Shorts and t-shirts will be needed this year!
Warm weather lovers will receive a generous Christmas present from Mother Nature this year!
Christmas Eve will be almost 25 ° F above average in the afternoon after starting the day in the 50s. It will be a little tough to break records tomorrow with the mid 70s for the highs. . Fayetteville’s record for Christmas Eve is 77 ° F in 1955. Fort Smith would have to reach 80 ° F to match its record, also in 1955.
In addition to the unusual warm temperatures on Christmas Eve, winds will blow over the region. If you have an inflatable holiday decoration, you will need to make sure it is properly attached or unplug it for Friday.
Models show the potential for wind gusts up to 35 MPH in the morning, afternoon and evening. The winds will persist until Christmas Eve night and the start of Christmas Day. Wind gusts will be around 30-40 MPH in the area on Friday evening.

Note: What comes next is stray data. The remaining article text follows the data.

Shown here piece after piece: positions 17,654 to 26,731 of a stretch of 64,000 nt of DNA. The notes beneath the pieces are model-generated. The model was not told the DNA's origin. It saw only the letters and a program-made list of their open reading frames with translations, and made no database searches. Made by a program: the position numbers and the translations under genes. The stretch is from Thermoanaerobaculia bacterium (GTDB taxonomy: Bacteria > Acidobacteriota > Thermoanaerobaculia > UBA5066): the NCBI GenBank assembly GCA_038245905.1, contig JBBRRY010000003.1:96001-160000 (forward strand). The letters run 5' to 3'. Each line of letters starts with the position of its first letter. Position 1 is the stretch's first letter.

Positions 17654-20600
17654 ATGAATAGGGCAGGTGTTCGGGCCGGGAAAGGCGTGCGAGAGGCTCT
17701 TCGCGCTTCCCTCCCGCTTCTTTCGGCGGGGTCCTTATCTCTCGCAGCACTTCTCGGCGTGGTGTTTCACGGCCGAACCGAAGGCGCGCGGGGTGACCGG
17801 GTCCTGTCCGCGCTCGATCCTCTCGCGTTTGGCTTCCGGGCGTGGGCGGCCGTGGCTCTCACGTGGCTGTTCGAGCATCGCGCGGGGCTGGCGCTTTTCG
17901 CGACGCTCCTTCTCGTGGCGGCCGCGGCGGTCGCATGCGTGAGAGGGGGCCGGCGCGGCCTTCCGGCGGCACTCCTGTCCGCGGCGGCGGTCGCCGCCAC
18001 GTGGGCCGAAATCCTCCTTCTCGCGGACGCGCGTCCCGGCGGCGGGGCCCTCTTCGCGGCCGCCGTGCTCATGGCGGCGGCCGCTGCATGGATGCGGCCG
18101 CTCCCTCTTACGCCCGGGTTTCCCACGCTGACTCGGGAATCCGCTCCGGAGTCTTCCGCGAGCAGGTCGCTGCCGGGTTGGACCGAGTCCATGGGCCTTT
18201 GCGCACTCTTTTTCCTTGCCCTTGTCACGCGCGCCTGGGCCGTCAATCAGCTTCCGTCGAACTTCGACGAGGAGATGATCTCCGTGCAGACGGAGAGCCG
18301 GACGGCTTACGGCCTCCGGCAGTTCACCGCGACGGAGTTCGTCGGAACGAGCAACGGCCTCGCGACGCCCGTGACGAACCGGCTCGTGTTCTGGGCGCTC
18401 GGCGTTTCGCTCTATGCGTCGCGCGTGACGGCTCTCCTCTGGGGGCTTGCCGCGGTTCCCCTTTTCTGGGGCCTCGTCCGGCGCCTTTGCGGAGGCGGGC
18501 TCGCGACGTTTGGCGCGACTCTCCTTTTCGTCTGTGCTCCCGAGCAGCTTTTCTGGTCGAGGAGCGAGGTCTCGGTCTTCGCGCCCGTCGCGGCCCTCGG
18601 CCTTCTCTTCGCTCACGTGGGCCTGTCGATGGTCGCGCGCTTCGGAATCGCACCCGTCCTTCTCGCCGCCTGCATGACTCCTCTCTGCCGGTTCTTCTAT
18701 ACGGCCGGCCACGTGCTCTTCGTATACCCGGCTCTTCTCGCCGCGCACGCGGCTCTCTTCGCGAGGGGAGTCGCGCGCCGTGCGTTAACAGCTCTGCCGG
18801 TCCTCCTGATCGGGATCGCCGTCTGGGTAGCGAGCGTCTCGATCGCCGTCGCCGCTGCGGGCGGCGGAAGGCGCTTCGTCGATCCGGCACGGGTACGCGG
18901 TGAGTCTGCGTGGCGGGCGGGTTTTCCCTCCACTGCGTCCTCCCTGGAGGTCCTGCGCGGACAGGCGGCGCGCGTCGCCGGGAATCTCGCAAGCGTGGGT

Strong southerly winds will help keep Christmas Eve nighttime temperatures very mild for this time of year. Night lows from Friday to Saturday will be near 60 ° F across the region under partly cloudy skies.
Unusually warm temperatures persist for Christmas Day itself.
the day of Christmas
If temperatures on Christmas Eve do not drop below 56 ° F by 1:00 am Sunday, we will have a new “hottest minimum” for Christmas Day. The old record of 56 ° F was set just 5 years ago in 2016.
The gusty winds will begin to subside in the afternoon of Christmas Day, but not before temperatures hit record highs! Highs around the region on Saturday afternoon are expected to be well into the 1970s with mostly sunny skies.
Records in Fayetteville and Fort Smith will be threatened this Christmas. Fayetteville’s current record on December 25 has been 72 ° F since 1955 and Fort Smith’s has been 75 ° F since 1889, over 130 years ago!
Whether you are a fan of Mother Nature’s gift this year or want to return it in exchange for colder weather, we hope you and your family have a wonderful holiday season and a happy new year in 2022.